The Endgame XM2we wireless gaming mouse side view

Endgame Gear XM2we

A straightforward wireless gaming mouse that gets down to basics.

(Image: © Future)

Our Verdict

A humble, solid pointer that’s silky smooth on your mat. The XM2we is just a little expensive against the competition.


  • Lightweight
  • Very smooth across surfaces
  • Pleasingly clicky buttons
  • Feels well-built and reliable
  • Week-long battery


  • A bit too slippery
  • Unremarkable spec
  • Undercut by other budget mice
  • Loud clicks
  • Not great for fingertip grip
  • Software isn't the best

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The Endgame Gear XM2we is pitched as a budget wireless gaming mouse: a no-frills pointer for humble gamers who just want to pull off their super-wicked 360° no scopes without a flashing braindance of RGB disco lights intruding into their peripheral vision.

It’s a strange one to review. Although it’s at the lower end of the cost spectrum for wireless mice, its $80 price is pushing towards mid-range, and makes it $40 more expensive than the wired Logitech G203 Lightsync, our favourite budget gaming mouse. Sure, it’s far cheaper than the likes of the Razer DeathAdder V3 Pro, but that’s not offered up as a budget option.

Yet, despite the odd price point, there's really something to like about the humble XM2we. It's a solid mouse that does a great job on the down-low, for those who aren’t looking for anything fancy. It never really breaks out and offers anything particularly exciting, but perhaps you don’t need it to do that.

The XM2we almost completely eschews the gamer look. There’s no RGB, no crazy jagged shapes, not even a company logo on the top. It’s almost like Endgame read its copy of “How to get the gamer aesthetic” upside down. Its everyday appearance would slide entirely under the radar if it weren’t for the USB-C port on the front, which is shrouded in flared plastic moulding that gives the mouse a slightly surprised expression.

XM2we specs

The Endgame XM2we wireless gaming mouse from behind

(Image credit: Future)

Connectivity: Wireless 2.4GHz
Sensor: PixArt PAW3370
Acceleration: 50G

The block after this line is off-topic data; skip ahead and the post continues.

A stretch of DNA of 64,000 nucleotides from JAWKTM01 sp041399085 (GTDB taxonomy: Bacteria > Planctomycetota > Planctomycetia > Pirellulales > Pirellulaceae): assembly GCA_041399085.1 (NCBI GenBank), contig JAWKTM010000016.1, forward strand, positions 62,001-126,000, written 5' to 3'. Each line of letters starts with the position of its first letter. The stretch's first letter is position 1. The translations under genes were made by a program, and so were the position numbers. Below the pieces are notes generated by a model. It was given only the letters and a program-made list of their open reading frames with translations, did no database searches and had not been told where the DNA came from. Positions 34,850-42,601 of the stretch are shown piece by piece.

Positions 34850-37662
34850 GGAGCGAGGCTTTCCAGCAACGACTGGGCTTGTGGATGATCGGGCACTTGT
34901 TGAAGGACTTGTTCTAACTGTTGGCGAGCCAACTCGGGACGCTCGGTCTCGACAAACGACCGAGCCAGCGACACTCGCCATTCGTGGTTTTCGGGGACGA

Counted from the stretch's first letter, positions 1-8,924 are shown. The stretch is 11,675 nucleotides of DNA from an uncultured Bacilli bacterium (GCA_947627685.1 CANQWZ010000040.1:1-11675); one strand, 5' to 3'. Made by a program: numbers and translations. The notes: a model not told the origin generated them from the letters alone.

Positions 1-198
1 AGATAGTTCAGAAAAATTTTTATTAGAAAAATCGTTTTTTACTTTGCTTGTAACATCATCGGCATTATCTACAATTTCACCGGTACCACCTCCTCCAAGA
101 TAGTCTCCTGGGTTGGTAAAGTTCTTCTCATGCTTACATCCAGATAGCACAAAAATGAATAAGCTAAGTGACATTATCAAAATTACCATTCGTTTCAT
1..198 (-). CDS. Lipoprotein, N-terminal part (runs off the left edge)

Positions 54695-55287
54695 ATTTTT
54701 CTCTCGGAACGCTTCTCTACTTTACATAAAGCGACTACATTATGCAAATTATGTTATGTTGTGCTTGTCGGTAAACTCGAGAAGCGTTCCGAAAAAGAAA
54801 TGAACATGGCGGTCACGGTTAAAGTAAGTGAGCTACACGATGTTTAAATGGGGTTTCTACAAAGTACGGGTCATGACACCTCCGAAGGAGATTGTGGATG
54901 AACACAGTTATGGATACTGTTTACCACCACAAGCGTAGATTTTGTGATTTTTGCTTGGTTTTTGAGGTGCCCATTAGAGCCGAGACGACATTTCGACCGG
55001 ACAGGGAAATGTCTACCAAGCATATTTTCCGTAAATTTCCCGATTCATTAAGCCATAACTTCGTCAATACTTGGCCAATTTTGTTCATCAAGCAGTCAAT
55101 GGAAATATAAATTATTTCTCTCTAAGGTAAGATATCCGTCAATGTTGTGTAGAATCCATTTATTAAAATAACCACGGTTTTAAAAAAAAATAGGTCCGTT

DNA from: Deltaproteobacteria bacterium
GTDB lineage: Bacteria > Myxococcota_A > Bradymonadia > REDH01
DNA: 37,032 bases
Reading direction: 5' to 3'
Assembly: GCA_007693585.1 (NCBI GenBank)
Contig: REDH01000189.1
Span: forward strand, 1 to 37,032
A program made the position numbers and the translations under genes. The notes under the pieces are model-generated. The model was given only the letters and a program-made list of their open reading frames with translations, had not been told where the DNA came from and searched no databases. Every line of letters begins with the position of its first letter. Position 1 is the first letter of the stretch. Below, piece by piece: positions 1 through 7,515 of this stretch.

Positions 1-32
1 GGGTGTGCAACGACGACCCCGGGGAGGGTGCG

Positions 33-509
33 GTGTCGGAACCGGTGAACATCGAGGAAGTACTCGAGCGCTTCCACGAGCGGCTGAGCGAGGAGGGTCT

Speed: 400 IPS
Battery: 410mAh rechargeable
Polling rate: Up to 1,000 Hz
Buttons: Five on top, two underneath
Weight: 63g
Price: $80 | £80 

Endgame never explicitly says so, but the XM2we feels comfier with a palm grip than a fingertip pose, as the scroll wheel is small and placed far forward on the body. If you prefer a fingertip grip with your digits further back, you might find yourself stretching for the scroll wheel.

There are five buttons on the top: left and right, a clickable scroll wheel, and two thumb buttons on the left-hand side. On the bottom is a button to cycle through four CPI presets. It would be better if this was on the top so you can adjust on the fly, but you’ll have to make do without.

Endgame has installed Kailh optical switches under the five buttons on the top surface. They’re firm and satisfyingly clicky, if a little stiff at first. Compared to my current mouse (the wired Razer Basilisk) Endgame’s buttons almost feel like they’re making a point—you’re really clicking when you click with this mouse, how do you like said clicking? They're loud, too, so everyone else in the office will also know you’re clicking. Click.

But you know what? There’s something pleasing about getting that kind of loud, tactile feedback every time you click an enemy’s head and it explodes in a flash of gore and bone (or in my case, miss hopelessly). It’s solid, reliable, and there’s little-to-no chance of accidental double clicks. I’m here for it.

Speaking of gory explosions, let’s talk about the XM2we’s gaming performance. This is something of a mixed bag: flashes of excellence mingled in with frustrating shortcomings.

Endgame’s buttons almost feel like they’re making a point.